7th Indian Infantry Division

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For the World War I formation, see 7th (Meerut) Division.
7th Indian Division
Active 1940 - 1947
Country United Kingdom
Branch British Indian Army
Garrison/HQ Peshawar
Nickname Golden Arrow Division
Engagements Battle of the Admin Box
Battle of Kohima
Battle of Central Burma
Irrawaddy River
Commanders
Notable
commanders
Frank Messervy
Geoffrey Charles Evans

The 7th Indian Infantry Division was a war-formed infantry division, part of the Indian Army during World War II .

History[edit]

The division was created on 1 October 1940 at Attock. Its formation sign was an arrow, pointing bottom left to top right, in yellow on a black background. The division was sometimes known as the "Golden Arrow" division from this sign. When first formed, the division consisted of the 13th, 14th and 16th Indian Infantry Brigades, but within eighteen months, both the 13th Brigade and 16th Brigade were removed and were dispatched to Burma, where both fought during the Japanese conquest of Burma. The 14th Brigade was renumbered the 114th Brigade and remained with the division.

During 1942, the 33rd and 89th Brigades were added to the division. The division trained for operations in the deserts in the Middle East but by the end of the year, the North African Campaign was clearly at an end. In early 1943, the division was reassigned to the Burma Campaign. Major General Frank Messervy was appointed to command.

After extensive retraining and preparation, 7th Division took part in an offensive in Arakan, the coastal province of Burma. Starting in December 1943, the division advanced down the Kalapanzin River valley as part of XV Corps. In February 1944, Japanese troops infiltrated through the division's front and overran the divisional HQ. Units of the division took part in the subsequent Battle of the Admin Box, in which the Japanese failed to capture positions supplied by parachute drops and were forced to retreat.

During March, the Japanese launched a major offensive (codenamed Operation U-Go) into Manipur. Having been withdrawn from the Arakan battles, the division proceeded by road and rail to Dimapur, where it came under command of XXXIII Corps and took part in the Battle of Kohima. 161st Indian Brigade, part of the 5th Indian Division came under command, while 89th Brigade was flown to Imphal, to replace 161st Brigade in 5th Division. During early May, 33rd Brigade completed the recapture of Kohima Ridge, while the main body of the division recaptured Naga Village to the north of the ridge. During the later part of the month and early June, the division advanced through heavy monsoon rains along rough tracks to the east of the main road from Kohima to Imphal, and cleared Japanese stragglers from Ukhrul.

From July to October, the division regrouped near Kohima, and 89th Brigade rejoined. Late in 1944, Major General Messervy was promoted to command IV Corps and was replaced in command of the division by Major General Geoffrey Charles Evans. Now commanded by IV Corps, the division advanced down the Gangaw Valley west of the Chindwin River, with the 28th East Africa Brigade under command, screened until Pauk was reached by the lightly equipped Lushai Brigade. During late February 1945, the division captured vital bridgeheads across the Irrawaddy River near Pakokku. During March, as part of the decisive Battle of Central Burma, the division was involved in several battles at Myingyan and Yenangyaung.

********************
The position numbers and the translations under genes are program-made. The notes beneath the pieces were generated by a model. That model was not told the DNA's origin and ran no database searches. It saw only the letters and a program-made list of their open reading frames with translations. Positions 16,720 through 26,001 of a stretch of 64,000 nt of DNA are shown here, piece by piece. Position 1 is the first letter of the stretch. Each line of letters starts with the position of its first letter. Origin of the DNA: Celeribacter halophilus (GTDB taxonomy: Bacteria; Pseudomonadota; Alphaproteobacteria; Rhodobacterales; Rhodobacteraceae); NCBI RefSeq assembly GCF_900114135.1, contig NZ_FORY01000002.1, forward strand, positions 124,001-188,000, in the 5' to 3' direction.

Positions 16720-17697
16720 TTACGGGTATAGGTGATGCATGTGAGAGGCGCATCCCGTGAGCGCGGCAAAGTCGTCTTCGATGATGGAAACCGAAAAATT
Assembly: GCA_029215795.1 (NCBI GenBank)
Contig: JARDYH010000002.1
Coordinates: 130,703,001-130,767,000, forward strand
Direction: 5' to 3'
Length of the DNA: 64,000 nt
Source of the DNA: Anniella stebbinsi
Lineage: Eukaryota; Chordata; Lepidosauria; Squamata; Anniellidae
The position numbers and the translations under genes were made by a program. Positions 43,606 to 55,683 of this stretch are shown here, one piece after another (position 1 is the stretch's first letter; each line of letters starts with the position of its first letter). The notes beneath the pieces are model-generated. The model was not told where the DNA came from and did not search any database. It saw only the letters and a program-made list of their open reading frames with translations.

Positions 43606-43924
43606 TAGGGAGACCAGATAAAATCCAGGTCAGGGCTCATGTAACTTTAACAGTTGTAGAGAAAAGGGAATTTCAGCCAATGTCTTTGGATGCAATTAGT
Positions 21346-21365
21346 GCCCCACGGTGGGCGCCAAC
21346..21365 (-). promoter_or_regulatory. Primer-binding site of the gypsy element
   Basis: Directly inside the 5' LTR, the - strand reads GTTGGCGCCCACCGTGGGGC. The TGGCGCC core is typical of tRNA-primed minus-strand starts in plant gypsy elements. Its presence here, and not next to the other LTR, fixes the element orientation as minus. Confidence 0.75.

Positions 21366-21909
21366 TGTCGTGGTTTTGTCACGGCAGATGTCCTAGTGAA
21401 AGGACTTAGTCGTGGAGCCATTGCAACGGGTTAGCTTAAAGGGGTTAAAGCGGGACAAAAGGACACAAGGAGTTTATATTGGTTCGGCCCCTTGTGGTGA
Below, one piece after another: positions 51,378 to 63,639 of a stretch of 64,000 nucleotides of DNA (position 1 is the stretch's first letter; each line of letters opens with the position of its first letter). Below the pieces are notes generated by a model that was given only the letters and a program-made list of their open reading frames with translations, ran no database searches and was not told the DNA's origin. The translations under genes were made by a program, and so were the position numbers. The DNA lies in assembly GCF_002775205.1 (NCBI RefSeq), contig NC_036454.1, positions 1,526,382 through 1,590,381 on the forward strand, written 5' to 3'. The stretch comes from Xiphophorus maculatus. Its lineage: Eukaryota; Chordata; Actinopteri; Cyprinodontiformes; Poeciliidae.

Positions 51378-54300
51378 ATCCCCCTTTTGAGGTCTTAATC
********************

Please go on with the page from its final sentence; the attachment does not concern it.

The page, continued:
During April, the division once again came under command of XXXIII Corps and advanced down the west bank of the Irrawaddy. After Rangoon, the capital, was captured in early May, the division was directly commanded by the new headquarters of Twelfth Army and resisted Japanese diversionary attacks across the Sittang River during the monsoon.

After the war ended, the division moved to Thailand, where it disarmed the Japanese occupying army, and liberated and repatriated Allied prisoners of war.

Following the Partition of India in 1947 the Division became the 7th Infantry Division of the Pakistan Army.

Component Units (1 March 1944)[edit]

Support Units[edit]

  • 136th (1st West Lancashire) Field Regt. Royal Artillery (RA)
  • 139th (4th London) Field Regt. RA
  • 25th Mountain Regt. Indian Artillery (IA)
  • 24th Light Anti-Aircraft / Anti-Tank Regt. RA
  • 62nd Field Company Royal Indian Engineers (IE)
  • 77th Field Company IE
  • 421st Field Company IE
  • 303rd Field Park Company IE

Commanders[edit]

Assigned brigades[edit]

All theses brigades were assigned or attached to the division at some time during World War II.[1]

References[edit]

  1. ^ "7 Division units". Order of Battle. Retrieved 2009-10-22. 

External links[edit]

Further reading[edit]

  • Jon Latimer, Burma: The Forgotten War, London: John Murray, 2004 ISBN 0-7195-6576-6
  • Michael Roberts, Golden Arrow: the story of the 7th Indian Division in the Second World War, 1939-1945, 1952